Aged care regulation, compliance and complaints handling in the Murray electorate will be brought together in a new and independent Aged Care Quality and Safety Commission.
A new performance rating system against the quality standards will also be introduced, providing access to a comparison tool when selecting aged care providers.
The establishment of the commission is in response to the Carnell-Paterson review into failures at South Australia’s Oakden Older Persons Mental Health Service.
The review found the aged care regulatory framework does not adequately provide the assurance the community expects.
The new commission will start on January 1, 2019, bringing together the functions of the Australian Aged Care Quality Agency, the Aged Care Complaints Commissioner and the aged care regulatory functions of the Health Department.
The reforms include development options for a serious incident response scheme to ensure the right systems are in place to identify an incident and prevent it from happening again.
Ottrey Homes chief executive Tracey Gemmill said the most frustrating issue providers faced was the requirement to report and provide information to numerous regulatory bodies.
‘‘A ‘one-stop regulatory shop’ will improve information sharing across existing government agencies, minimise red tape and enable a more efficient regulatory system,’’ she said.
‘‘The newly-established Aged Care Quality and Safety Commission would also greater protect consumers due to more timely identification of homes at risk.
‘‘Under the current system there can be significant delays once an issue is identified either during a visit from the Australian Aged Care Quality Agency or after a complaint has been received about an aged care home by the Aged Care Complaints Commissioner.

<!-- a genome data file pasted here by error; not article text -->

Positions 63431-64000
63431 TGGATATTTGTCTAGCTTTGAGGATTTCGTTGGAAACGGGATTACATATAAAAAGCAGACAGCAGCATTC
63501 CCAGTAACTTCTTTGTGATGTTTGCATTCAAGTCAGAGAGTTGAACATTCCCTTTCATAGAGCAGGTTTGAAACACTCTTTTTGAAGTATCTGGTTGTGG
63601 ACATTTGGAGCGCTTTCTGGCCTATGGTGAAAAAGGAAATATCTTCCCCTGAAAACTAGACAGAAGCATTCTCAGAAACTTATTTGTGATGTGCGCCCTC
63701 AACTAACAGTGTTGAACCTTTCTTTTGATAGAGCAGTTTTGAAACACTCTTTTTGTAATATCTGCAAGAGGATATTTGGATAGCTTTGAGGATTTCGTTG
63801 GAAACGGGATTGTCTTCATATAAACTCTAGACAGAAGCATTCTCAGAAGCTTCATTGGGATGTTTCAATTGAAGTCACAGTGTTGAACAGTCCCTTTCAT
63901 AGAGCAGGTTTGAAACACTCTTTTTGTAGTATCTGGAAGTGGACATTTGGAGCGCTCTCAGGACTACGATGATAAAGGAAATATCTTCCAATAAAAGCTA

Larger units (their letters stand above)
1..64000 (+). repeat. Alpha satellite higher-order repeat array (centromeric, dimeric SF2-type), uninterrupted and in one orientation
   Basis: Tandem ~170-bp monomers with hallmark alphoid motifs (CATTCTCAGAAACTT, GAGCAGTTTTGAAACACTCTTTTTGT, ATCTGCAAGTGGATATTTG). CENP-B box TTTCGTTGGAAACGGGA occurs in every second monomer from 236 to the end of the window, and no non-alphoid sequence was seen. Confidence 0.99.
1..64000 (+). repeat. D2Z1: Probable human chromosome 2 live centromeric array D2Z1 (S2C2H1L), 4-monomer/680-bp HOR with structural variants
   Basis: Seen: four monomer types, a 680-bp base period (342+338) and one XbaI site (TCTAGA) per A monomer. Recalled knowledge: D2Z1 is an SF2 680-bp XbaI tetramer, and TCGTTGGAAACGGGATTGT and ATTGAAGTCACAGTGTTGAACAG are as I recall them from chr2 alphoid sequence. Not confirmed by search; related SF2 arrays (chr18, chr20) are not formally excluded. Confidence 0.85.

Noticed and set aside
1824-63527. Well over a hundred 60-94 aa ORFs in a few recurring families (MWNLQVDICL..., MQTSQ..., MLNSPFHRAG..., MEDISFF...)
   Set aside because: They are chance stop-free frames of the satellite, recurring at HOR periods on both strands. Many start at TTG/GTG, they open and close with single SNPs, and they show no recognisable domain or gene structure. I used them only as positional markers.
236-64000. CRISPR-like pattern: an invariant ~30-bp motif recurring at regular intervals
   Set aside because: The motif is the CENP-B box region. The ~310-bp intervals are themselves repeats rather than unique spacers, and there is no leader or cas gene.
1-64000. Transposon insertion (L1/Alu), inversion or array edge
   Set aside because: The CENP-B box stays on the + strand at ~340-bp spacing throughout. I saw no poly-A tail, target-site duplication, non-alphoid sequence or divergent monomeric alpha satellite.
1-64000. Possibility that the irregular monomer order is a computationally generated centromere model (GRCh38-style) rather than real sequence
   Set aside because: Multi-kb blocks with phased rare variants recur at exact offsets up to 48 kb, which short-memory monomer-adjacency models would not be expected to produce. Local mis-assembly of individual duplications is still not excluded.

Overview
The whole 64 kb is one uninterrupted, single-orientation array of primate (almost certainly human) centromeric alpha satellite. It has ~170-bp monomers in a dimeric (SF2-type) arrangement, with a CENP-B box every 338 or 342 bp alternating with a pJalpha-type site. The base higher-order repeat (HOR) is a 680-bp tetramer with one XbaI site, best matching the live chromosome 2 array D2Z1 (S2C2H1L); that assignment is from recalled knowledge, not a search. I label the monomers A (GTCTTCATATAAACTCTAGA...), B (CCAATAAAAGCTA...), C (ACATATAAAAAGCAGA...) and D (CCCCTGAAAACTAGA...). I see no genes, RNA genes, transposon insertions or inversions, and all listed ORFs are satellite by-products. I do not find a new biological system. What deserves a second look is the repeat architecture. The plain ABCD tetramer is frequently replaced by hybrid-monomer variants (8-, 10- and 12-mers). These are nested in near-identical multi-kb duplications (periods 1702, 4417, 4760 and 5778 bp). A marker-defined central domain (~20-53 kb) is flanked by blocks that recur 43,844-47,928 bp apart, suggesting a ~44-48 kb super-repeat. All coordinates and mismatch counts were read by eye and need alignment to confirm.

‘‘People who have lived and made valuable contributions to their local community for their entire lives want to stay there. This means that, often, there is no real choice in aged care providers.
‘‘It is therefore imperative that, as approved providers, we accept the challenge to remain contemporary and to continuously review our service and how we could do things better to reduce the chance of a serious complaint or customer dissatisfaction.’’
Ms Gemmill agreed a public rating system could be beneficial to help in decision-making when choosing an aged care provider, but said it needed to be fair for the consumer and the provider.
‘‘The decision to put your mum or dad into aged care is not an easy one and can be very emotionally charged,’’ she said.
‘‘The public need to feel comfortable that if they make a complaint, there is a fair and balanced review of the circumstances that gave them cause to make the complaint, and that the independent umpire has access to all the relevant information.
‘‘However, there is a risk that a rating system for public reporting of aged care providers’ performance could be driven by ill-informed complainants.’’
Federal Member for Murray Damian Drum welcomed the reforms and said they would bring much-needed reassurance.
‘‘When I’m travelling around the electorate speaking to families with loved ones in aged care ... the clear majority are concerned their local aged care facility is delivering the best possible care to their loved ones,’’ he said.